November 14

Claude Monet (b. 1840)

 

You remember standing in a museum, surrounding by paintings of lily ponds.

The room housed a special exhibit, combining items from the museum’s own collection and borrowed pieces from around the world.  A retrospective commemorating Claude Monet, the great impressionist painter.

They even had the original of the painting that named the artistic movement:  Impression, Sunrise.

The sun was beautiful in that painting, a bright orange and red fireball, reflected in rippled waters below and spreading across the wisped clouds above.  Small blurred boats sat in foreground waters, with skeleton riggings of larger boats rising in distant fog.  The faint possibility of smoke rose from an indefinite tower on the shore.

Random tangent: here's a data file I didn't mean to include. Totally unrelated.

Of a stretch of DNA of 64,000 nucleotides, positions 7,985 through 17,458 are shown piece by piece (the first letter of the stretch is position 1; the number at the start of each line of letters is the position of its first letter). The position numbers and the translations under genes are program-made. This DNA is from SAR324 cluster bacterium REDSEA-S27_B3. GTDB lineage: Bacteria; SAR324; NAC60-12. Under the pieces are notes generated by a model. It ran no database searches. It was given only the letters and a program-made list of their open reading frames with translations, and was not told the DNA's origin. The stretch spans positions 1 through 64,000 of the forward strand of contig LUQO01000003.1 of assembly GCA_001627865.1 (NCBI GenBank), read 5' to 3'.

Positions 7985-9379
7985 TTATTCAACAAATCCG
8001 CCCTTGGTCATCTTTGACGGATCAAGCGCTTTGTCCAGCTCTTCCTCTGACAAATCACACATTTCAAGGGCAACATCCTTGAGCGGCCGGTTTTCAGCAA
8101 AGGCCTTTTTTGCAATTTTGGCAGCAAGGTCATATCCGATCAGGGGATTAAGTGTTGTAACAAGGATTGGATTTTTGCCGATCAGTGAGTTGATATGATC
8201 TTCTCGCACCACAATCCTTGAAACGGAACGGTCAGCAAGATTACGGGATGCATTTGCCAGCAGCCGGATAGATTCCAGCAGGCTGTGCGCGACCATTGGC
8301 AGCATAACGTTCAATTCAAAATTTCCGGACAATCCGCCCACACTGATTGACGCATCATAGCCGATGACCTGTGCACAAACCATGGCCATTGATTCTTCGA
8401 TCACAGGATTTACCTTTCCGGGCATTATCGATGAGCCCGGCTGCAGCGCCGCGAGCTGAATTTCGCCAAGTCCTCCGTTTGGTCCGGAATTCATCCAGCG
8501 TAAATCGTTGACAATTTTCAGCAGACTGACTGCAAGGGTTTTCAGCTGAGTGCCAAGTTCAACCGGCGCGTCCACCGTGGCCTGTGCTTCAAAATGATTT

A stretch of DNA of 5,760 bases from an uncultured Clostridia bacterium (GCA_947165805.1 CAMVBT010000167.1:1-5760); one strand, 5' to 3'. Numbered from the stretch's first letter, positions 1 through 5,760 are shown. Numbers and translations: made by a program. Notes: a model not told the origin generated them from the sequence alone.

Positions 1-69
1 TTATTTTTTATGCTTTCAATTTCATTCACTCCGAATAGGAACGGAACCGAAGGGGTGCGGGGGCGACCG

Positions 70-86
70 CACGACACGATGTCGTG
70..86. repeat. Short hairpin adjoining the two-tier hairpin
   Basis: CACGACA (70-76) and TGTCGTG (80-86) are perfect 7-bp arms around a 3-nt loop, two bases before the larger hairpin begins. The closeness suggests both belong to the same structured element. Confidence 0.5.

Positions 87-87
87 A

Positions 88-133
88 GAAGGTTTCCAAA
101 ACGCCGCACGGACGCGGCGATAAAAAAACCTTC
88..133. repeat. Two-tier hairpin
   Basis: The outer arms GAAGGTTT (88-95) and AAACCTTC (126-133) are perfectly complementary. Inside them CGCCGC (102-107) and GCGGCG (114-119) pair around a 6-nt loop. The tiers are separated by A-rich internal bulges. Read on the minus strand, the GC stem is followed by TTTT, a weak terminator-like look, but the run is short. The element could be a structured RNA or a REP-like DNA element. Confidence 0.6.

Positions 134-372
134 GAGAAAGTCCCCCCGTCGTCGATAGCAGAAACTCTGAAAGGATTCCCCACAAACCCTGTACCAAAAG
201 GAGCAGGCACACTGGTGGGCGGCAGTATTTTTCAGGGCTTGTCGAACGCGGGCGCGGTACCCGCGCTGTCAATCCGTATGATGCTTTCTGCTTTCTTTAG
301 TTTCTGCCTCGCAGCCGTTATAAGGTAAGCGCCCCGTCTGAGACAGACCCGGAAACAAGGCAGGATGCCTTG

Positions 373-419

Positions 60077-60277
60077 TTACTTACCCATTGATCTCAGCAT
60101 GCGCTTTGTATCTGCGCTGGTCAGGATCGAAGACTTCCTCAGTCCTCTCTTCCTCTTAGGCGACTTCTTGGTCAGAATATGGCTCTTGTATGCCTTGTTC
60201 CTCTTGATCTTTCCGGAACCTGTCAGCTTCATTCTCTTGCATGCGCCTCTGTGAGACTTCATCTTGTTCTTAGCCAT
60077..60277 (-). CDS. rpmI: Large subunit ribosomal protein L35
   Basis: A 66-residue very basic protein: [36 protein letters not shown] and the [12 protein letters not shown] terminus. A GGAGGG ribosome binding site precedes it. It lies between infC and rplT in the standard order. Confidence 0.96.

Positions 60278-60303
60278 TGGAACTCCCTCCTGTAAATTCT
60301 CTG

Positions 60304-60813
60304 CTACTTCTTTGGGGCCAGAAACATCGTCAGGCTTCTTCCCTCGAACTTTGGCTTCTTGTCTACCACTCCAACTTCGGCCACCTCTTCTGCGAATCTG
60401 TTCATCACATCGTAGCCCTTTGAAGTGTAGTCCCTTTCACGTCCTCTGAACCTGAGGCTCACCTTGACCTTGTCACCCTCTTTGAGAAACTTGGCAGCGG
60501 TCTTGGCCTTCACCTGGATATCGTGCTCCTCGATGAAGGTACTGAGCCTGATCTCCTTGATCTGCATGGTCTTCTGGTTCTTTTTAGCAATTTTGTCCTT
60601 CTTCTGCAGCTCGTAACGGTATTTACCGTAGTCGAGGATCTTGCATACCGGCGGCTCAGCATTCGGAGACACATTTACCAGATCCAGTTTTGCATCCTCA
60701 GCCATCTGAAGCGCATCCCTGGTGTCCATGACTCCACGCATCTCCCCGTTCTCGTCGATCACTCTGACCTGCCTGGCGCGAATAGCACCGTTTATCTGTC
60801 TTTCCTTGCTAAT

You remember how the image dispersed into textured brushstrokes if you looked closer, becoming more definite as you stepped back from the painting.  Your mouth feels dry as you think about that moment.  You taste soot in your mouth.

Outside, you face a new impressionistic painting.  A thick cloud of smog has settled low on the landscape, dulling the colors, casting a blur over every detail.  Skeletons of ruined buildings rise in the distance, thin girders scratching at a dark, lifeless sky.  It’s been weeks since you’ve seen the sun.

You move closer, but find no brushstroke textures in the ashen clouds.  No matter how far you step back, the smog swirls and follows.  The blur refuses to converge into a coherent image.

You supply the painting’s title:  Impression, Apocalypse.